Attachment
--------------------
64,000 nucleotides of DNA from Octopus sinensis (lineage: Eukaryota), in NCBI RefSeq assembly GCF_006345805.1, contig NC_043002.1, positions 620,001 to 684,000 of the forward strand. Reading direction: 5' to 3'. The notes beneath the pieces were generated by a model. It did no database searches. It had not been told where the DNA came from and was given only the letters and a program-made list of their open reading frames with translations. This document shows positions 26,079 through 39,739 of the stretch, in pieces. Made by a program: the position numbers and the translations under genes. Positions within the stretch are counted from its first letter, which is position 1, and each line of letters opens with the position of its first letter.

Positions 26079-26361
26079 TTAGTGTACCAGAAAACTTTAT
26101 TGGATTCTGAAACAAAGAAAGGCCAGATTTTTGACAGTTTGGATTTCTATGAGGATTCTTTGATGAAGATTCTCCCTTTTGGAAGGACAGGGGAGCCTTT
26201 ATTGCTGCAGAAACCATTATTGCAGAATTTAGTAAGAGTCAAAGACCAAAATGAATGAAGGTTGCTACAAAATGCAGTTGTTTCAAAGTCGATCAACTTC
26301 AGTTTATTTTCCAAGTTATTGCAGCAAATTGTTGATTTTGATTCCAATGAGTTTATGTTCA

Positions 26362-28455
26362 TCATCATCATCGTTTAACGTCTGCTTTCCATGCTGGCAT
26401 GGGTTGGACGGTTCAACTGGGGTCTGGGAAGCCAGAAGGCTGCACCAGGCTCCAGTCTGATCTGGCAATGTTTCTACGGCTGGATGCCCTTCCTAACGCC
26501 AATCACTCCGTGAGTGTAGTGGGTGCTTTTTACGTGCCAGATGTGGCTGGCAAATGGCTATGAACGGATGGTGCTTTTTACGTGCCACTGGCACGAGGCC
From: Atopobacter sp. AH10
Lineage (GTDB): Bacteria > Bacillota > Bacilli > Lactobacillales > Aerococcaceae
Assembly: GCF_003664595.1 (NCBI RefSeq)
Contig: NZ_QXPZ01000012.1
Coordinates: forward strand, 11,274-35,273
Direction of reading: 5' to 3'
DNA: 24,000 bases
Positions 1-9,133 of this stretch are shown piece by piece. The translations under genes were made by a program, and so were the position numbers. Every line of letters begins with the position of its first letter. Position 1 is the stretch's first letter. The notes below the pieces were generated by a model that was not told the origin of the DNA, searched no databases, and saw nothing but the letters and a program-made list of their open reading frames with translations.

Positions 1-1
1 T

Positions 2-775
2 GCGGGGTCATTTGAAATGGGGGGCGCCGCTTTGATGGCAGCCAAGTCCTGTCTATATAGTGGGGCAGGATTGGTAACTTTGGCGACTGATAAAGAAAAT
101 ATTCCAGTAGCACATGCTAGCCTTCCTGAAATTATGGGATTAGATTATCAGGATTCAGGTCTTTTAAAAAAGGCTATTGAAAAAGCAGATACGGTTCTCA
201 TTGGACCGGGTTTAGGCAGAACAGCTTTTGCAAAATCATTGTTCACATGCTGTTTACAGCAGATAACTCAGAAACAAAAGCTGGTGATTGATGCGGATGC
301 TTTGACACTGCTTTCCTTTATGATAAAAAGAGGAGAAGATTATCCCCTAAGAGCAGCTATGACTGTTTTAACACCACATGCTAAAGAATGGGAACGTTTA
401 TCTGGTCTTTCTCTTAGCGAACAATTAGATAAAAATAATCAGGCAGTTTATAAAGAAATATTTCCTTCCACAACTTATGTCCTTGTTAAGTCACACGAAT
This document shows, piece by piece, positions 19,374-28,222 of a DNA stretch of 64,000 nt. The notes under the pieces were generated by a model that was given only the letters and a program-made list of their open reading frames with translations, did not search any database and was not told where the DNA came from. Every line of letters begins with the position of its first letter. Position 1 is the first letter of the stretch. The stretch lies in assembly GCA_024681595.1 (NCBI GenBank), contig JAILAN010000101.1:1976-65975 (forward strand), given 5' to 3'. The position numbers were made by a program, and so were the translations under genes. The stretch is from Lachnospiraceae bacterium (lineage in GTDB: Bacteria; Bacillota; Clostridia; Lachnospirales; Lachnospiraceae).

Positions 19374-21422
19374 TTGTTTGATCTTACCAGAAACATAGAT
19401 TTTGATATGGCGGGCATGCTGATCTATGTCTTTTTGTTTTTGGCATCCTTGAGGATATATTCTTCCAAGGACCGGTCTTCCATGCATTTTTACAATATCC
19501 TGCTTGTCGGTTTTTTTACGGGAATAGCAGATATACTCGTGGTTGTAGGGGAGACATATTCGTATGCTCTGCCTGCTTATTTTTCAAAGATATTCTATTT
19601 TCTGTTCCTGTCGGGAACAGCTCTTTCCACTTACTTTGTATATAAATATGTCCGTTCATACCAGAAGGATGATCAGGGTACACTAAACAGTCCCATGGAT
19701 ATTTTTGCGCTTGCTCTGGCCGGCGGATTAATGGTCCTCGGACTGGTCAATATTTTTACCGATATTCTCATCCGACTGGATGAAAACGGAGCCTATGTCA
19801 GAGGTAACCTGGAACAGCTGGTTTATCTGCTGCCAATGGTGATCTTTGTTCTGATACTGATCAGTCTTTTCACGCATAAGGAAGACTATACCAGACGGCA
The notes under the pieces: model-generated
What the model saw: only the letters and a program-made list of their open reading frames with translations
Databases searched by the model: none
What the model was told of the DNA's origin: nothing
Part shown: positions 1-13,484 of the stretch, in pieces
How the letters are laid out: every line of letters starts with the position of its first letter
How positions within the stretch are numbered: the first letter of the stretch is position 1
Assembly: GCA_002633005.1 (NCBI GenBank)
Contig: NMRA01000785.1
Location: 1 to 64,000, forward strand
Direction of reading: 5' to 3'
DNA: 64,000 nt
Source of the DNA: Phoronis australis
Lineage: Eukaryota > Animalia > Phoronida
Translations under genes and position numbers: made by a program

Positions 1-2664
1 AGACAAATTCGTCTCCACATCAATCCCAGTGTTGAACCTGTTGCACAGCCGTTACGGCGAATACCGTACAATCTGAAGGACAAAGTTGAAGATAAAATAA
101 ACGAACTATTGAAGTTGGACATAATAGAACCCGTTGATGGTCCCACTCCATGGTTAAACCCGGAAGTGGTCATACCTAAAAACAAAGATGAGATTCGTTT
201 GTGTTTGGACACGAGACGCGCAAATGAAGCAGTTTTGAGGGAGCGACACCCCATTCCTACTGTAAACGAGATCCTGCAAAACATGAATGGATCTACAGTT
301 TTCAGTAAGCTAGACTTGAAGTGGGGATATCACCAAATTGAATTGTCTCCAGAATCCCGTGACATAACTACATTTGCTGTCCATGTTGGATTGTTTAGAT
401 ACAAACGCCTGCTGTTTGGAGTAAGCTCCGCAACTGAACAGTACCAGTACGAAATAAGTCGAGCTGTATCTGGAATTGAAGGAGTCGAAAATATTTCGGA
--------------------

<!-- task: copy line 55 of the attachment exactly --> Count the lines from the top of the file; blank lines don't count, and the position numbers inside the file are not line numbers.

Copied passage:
401 ACAAACGCCTGCTGTTTGGAGTAAGCTCCGCAACTGAACAGTACCAGTACGAAATAAGTCGAGCTGTATCTGGAATTGAAGGAGTCGAAAATATTTCGGA